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A 59 year old African American woman presented to her primary care physician with acute pain and swelling of her left arm. The initial examination revealed oedema of her left upper extremity extending to her left breast and chest wall. An ultrasound done to exclude a deep venous thrombosis of her left upper extremity was normal. An incidental finding of a subluxed left shoulder on chest radiography prompted a consultation by a specialist.
The rheumatologist noticed the patient supporting her left arm at the elbow with her right hand. The left shoulder had a large effusion with diffuse swelling of the arm but no overlying redness or tenderness. Movement of the joint was uncomfortable and reduced. All other joints in the arm were normal. Cytology of the 150 ml of bloody fluid aspirated from her shoulder identified fragments of bone and cartilage. There were no crystals and routine bacterial and mycobacterial cultures were negative. She had a positive PPD (purified protein derivative).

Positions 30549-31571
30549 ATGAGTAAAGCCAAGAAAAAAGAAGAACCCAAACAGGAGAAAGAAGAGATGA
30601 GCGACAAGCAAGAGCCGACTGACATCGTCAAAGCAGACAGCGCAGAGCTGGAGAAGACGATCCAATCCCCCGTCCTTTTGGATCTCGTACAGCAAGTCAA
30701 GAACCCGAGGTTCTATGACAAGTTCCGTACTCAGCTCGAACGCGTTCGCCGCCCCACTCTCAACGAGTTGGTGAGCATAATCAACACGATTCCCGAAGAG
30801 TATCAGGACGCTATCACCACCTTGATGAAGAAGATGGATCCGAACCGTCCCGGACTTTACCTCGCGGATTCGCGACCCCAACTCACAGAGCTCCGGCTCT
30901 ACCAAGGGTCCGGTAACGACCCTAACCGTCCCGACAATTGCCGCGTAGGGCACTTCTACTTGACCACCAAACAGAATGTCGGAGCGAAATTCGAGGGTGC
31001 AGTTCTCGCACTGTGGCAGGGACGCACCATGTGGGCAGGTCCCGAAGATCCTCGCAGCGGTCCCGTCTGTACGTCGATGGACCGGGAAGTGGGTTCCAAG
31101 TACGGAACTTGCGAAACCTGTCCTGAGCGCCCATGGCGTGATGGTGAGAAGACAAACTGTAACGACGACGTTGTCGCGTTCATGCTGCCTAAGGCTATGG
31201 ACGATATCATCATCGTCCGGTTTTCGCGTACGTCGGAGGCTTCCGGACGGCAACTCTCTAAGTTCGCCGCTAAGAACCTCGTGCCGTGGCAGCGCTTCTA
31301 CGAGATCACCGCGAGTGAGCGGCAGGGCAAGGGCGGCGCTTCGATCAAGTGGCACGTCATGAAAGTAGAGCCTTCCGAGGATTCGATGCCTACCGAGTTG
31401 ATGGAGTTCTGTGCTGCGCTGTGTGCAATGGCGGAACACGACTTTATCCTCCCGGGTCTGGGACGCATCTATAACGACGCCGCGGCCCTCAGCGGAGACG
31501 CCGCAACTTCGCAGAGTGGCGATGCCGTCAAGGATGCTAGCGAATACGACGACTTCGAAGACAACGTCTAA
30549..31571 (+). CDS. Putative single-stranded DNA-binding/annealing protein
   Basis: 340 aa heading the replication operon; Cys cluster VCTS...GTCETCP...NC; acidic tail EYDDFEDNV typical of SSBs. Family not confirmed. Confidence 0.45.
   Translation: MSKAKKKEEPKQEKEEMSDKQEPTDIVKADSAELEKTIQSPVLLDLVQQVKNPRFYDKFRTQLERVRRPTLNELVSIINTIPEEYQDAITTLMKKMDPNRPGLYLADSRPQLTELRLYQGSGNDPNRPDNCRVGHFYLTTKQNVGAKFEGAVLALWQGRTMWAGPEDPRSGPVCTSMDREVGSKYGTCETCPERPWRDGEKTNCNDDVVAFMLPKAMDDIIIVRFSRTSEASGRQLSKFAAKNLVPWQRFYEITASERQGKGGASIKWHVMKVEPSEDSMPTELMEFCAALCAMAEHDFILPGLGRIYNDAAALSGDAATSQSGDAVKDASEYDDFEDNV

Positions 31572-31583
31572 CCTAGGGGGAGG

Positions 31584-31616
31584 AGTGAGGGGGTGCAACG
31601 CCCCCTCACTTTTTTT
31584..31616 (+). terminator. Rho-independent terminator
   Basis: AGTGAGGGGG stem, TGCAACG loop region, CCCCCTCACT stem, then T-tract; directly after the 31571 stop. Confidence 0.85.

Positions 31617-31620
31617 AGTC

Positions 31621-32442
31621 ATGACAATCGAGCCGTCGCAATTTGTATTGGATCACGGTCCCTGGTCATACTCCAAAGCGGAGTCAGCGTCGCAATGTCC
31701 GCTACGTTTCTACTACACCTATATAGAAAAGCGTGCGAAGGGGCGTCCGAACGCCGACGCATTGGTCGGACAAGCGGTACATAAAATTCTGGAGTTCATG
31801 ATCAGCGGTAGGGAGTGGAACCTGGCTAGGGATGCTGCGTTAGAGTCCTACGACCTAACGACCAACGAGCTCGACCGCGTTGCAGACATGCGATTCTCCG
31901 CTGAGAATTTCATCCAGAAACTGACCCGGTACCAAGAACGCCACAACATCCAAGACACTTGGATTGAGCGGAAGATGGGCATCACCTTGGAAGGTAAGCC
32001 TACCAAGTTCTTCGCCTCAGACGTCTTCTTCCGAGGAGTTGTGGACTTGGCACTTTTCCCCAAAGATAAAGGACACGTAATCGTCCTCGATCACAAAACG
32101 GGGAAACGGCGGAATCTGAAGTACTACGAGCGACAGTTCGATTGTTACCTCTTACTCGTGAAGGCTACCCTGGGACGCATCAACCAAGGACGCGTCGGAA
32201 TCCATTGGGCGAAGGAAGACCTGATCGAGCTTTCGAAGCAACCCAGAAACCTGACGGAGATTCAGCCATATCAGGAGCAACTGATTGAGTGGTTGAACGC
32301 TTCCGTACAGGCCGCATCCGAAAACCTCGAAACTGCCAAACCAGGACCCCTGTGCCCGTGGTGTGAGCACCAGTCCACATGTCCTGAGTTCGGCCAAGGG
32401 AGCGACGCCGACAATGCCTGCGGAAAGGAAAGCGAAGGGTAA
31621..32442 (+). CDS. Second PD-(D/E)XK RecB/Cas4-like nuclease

A repeat radiograph of the left shoulder done six weeks later (see fig 1) prompted a more detailed neurological examination. This revealed reduced pain and temperature over the left shoulder and upper arm extending towards the midline with reduced deep tendon reflexes compared to the opposite limb.
A magnetic resonance image (MRI) of the cervical spine was done to confirm the diagnosis (see fig 2).
What disease process are the x ray and MRI findings diagnostic of?
What are the other causes of osteolysis?
What are the other clinical features of this disease?
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